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Pascal Robin, Sanofi Romania
The country evolution is to be taken into consideration by any foreign investors»
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Cutting a swathe through the market

With energy being a highlight of investors’ business interest in recent years, the local market is still attracting attention from large firms. Eric Stab, chairman and CEO of GDF SUEZ Energy Romania and president and CEO at GDF SUEZ Energy Eastern Europe, told The Diplomat – Bucharest about the company’s ongoing projects, which one is on hold and why, and where there is local potential to capitalize upon

July 2012 - From the Print Edition

The actors on one of the most rewarding markets in terms of profits, albeit tight in terms of competition, whether they are authorities, operators, suppliers or distributors, should keep pace and momentum on their rapid journey. Managers are constantly calling for a stable legal framework that addresses the needs and rules to be respected by all parties involved.
This is the view of Eric Stab, the recently appointed Chairman and CEO of GDF SUEZ Energy Romania, who tells The Diplomat – Bucharest what he expects of a market where the signals are positive in terms of potential and room left for investments, but one with many challenges and tight margins.

Network needs

The new CEO gave a short briefing of the company. “What is known today as GDF SUEZ Energy Romania is the result of the privatization of Distrigaz Sud, in 2005, when Gaz de France acquired a 51 percent majority stake from the Romanian state. Since then, the company has changed a lot, within a process of full integration. For instance, only this year, we are making investments reaching some EUR 110 million in all development areas of the company’s operations.”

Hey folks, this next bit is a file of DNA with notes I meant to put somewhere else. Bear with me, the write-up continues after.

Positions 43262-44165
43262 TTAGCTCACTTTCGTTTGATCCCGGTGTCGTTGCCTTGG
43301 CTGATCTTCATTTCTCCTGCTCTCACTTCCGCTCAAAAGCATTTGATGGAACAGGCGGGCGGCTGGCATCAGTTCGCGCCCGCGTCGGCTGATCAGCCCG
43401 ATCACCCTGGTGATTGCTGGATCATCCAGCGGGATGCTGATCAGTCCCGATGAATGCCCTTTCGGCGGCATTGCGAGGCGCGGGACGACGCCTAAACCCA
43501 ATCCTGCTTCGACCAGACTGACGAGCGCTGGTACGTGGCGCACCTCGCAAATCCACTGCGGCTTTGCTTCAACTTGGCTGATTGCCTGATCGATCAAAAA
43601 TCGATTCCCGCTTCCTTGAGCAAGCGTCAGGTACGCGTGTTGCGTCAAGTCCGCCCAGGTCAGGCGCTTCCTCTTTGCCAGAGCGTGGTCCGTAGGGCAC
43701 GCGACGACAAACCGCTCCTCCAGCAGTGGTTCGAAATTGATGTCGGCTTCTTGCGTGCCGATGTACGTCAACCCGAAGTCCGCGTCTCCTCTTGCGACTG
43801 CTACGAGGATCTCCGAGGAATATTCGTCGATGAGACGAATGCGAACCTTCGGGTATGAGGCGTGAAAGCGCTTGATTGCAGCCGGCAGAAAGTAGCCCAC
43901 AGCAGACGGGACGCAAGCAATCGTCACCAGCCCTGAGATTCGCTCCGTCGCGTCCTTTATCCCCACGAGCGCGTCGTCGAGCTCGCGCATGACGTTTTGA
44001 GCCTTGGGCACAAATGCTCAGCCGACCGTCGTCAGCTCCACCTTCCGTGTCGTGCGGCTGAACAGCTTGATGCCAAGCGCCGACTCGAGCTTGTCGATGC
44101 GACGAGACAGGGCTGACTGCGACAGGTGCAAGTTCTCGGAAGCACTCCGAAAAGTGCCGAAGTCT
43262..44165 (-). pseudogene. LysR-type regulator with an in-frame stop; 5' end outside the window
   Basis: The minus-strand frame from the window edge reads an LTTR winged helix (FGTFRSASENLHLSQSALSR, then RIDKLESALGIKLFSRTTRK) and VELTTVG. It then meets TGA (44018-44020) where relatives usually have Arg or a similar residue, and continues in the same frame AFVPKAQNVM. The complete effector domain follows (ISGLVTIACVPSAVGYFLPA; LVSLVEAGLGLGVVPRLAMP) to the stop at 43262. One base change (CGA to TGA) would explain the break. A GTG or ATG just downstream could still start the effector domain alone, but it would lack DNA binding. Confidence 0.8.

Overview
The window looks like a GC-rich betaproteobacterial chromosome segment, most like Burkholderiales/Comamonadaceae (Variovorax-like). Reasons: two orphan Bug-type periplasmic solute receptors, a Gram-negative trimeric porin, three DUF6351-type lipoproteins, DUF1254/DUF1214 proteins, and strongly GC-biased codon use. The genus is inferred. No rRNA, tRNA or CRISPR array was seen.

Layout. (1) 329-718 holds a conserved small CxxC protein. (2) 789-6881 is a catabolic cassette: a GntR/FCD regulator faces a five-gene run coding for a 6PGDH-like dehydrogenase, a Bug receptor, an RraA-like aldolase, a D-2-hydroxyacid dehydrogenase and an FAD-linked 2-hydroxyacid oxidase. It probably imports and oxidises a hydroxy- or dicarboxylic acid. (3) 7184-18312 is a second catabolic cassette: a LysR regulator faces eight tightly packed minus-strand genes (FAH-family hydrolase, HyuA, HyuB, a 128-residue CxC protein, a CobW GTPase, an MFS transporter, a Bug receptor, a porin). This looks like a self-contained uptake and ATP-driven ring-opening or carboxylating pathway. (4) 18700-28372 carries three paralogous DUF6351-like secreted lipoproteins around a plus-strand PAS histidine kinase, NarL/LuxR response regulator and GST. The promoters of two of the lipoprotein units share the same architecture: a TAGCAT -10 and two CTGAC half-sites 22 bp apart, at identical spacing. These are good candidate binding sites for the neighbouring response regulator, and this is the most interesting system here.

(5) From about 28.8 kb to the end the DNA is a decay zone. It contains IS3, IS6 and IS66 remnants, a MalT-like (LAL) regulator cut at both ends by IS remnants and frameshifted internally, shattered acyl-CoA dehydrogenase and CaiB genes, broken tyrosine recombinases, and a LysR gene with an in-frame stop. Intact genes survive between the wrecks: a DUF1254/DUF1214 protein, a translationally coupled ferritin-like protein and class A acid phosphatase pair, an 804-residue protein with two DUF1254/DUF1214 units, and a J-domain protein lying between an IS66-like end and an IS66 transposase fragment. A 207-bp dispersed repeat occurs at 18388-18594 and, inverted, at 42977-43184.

At the moment, the manager says, the company invests EUR 35-40 million a year in the network alone. “We have focused on modernizing the company and invested in new, state-of-the-art equipment and tools for the energy distribution network, as we found it in not such a great shape. Our priority is also to improve efficiency and develop effective processes to serve our customers, besides developing new products,” said Stab.

Medium-sized consumers bring new business

Currently, GDF SUEZ Energy Romania sells and distributes gas to approximately 1.4 million clients, managing a network of around 17,000 km, and is leading the regulated energy market with a share of 50 percent, while, on the free market, it is the third biggest natural gas supplier in Romania, with an 11 percent market share. On the regulated market, the room for increasing its position on the household customer side is limited, so the company needs to find other ways to consolidate the business.
Stab added, “This is why we are now focusing on electricity sales and on energy services. As to electricity sales, we have concentrated on B2B customers, with a medium-sized consumption, ie with not such large industrial operations. In the services sector, at this stage, the focus is on household equipment maintenance, for in-house pipes, boilers and other gas equipment that has to be checked regularly. The second area of focus is to develop, step by step, energy-efficiency solutions to convey to our customers.”

Money blows into Braila

A very significant target among GDF SUEZ Energy Romania’s priorities is the development of renewable generation. For instance, in the middle of March, the company announced the start of construction of a wind park located in Gemenele in the Braila County, south-east Romania.
“Basically, at the moment, we are completing the foundations of the wind turbines that we are expecting to be delivered in July. Our target, ambitious as it is, is, after erecting the turbines, to start operations by the end of November this year. We are working hard on it, as you can imagine,” said Stab.